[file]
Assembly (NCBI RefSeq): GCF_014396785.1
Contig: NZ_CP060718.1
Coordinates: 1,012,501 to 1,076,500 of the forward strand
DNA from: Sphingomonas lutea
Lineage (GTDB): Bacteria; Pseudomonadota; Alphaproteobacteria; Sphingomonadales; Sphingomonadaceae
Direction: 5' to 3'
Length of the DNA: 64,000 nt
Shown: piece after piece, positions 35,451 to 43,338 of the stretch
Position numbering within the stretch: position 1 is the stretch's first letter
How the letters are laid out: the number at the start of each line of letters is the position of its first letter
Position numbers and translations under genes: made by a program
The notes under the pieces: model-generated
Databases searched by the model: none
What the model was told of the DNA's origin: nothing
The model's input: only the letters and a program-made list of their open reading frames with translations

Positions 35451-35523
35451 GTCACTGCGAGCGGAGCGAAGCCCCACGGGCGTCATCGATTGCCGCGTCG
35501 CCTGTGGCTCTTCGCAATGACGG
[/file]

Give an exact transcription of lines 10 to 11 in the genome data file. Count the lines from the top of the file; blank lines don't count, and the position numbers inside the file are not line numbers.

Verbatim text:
How the letters are laid out: the number at the start of each line of letters is the position of its first letter
Position numbers and translations under genes: made by a program